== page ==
The Demolisher (2015)


After Samantha is brutally attacked by a gang on the job, she becomes handicapped and her husband Bruce does all he can to help her live her life and get better.  While being the dotting husband she needs, he also has a need to exact revenge on the gang who did this.  He embarks on a vigilante journey to avenge her and to try to put his mind at ease.  This however leads him down a path of violence and paranoia.  His mind begins to slip and he begins taking his issues out on a young woman who they previously crossed paths with.

Writer/director Gabriel Carrer creates a situation in which the need for vengeance, to take care of things, is logical and feels like the right thing for the lead to do.  He also creates a layered lead for which this vengeance is necessary to control his environment and not fully lose the mind that is already slipping away from him.  This is done through scenes where the lead is the care giver, followed immediately by scenes with a high level of violence.  The scenes that work the best here are the silent ones.  They are filled with tension, some being unnerving, almost stressful.  The scenes with dialogue, more interactions between the characters, have many issues, one of which being that the dialogue feels forced at times.  This may be due to writing, directing, a lack of chemistry between the actors, or a mix of these, it is hard to pin point but it makes those scenes less effective than the silent ones.

In the part of Bruce, carrying the bulk of the film is Ry Barnett who shows concern for his cinematic wife while also being completely relentless in how he takes his vigilante act to the extreme.  He manages to show a soft side at times and a more brutal one at others while also developing the mental breakdown of his character.  His delivery of dialogue in some scenes feels forced but this very well may be due to the writing as this dialogue is not as good as it could have been.  In the part of Samantha, the now handicapped wife is Tianna Nori who brings a vulnerability and sadness to her character who seems more resigned to her situation.  She looks to have given up a bit and that is reflected in her actions and how she does things as the film goes on.  She brings a bit of balance to Barnett’s performance in that she is a softer character.  Rounding out the lead cast is Jessica Vano as Marie, an ex-addict who becomes an obsession to Bruce as his mental issues grow and he sees her as having wronged his wife and him.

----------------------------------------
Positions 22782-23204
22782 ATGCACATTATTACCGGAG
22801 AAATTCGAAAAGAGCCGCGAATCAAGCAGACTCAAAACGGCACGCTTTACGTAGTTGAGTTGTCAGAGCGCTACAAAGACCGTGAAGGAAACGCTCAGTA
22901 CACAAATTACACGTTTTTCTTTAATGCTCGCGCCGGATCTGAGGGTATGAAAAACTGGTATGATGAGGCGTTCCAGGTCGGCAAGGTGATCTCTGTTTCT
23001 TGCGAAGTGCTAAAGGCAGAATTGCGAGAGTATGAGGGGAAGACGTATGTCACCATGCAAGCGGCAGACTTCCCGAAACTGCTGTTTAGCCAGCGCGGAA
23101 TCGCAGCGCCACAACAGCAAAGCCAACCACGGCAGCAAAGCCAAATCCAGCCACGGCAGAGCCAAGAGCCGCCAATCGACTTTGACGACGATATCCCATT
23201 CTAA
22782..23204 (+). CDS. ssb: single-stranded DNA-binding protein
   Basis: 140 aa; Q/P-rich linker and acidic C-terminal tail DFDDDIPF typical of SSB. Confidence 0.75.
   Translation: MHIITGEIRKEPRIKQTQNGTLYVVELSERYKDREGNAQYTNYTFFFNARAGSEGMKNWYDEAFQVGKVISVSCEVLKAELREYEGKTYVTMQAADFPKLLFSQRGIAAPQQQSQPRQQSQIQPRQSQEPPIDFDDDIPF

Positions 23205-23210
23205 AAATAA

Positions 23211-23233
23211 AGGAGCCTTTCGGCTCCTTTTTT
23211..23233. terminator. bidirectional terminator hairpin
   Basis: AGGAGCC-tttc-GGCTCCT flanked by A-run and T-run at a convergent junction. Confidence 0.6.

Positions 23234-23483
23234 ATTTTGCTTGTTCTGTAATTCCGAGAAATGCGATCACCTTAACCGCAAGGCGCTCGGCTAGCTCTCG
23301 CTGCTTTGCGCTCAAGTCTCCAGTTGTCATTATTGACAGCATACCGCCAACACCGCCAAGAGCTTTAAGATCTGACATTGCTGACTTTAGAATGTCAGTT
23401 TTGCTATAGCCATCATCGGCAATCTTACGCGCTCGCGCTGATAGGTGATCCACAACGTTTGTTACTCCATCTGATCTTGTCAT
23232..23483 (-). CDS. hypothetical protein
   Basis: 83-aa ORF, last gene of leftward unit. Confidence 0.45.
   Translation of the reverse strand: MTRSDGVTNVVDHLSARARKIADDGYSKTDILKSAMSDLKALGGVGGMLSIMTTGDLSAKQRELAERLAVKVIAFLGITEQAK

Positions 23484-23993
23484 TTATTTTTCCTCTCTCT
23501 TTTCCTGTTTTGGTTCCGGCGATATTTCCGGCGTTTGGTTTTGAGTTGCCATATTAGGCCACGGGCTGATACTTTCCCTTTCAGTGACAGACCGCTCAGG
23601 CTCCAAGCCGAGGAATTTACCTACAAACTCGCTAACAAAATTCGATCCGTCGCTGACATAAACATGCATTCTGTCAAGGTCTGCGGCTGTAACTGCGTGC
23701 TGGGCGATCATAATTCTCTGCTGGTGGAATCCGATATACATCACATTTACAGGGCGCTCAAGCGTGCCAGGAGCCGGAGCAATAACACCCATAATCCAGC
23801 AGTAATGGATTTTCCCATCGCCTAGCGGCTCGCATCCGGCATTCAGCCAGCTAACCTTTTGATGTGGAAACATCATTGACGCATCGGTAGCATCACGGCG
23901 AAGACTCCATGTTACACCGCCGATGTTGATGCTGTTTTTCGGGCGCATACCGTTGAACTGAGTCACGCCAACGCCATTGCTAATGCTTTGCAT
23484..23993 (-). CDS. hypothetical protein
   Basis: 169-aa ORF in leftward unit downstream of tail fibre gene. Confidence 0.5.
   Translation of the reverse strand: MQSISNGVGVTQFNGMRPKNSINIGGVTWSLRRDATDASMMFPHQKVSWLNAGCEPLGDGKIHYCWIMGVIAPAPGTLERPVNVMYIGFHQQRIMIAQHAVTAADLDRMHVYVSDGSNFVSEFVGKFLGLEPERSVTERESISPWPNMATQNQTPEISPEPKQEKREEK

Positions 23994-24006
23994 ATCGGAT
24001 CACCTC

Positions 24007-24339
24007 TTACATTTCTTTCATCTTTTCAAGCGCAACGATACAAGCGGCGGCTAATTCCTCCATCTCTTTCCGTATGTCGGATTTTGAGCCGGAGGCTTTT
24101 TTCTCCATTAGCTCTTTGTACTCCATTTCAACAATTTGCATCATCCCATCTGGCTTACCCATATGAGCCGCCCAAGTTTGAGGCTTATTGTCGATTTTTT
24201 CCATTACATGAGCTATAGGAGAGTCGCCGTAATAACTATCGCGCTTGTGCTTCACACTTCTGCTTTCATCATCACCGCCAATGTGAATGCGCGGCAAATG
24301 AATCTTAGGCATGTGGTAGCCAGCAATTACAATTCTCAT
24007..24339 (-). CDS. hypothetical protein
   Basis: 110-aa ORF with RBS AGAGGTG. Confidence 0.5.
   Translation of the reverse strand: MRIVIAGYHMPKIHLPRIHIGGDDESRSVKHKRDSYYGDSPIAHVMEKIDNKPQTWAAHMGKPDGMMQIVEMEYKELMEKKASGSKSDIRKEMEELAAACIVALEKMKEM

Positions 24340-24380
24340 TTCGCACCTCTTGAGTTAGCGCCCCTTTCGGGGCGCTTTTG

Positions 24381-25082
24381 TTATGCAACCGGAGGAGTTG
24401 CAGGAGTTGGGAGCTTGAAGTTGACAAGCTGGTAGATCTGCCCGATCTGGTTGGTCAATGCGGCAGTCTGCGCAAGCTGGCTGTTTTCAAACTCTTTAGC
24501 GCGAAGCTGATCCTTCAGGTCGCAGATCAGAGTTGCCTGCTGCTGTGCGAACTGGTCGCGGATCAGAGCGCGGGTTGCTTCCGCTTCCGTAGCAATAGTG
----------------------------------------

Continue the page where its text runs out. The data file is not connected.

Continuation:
Her character feels more like a horror film “final girl” in how she is written and interpreted in some scenes while she comes off more realistic in other scenes.  It’s hard to tell if this is on purpose or if it’s artistic choice made by Vano.  Her performance does stand-out but more because it doesn’t seem to fit the ensemble at times. The Demolisher is a fairly good film which could have been much more effective had it not been bogged down by its own dialogue and by Bruce’s obsession in the second half turning a film about loss of ability, physical and mental, the reaction to this, and how a couple handles a bad situation into a film where the chase and end goal of catching one girl becomes the sole focus.  This takes away some of the film’s effectiveness and makes it feel like it could have so much more.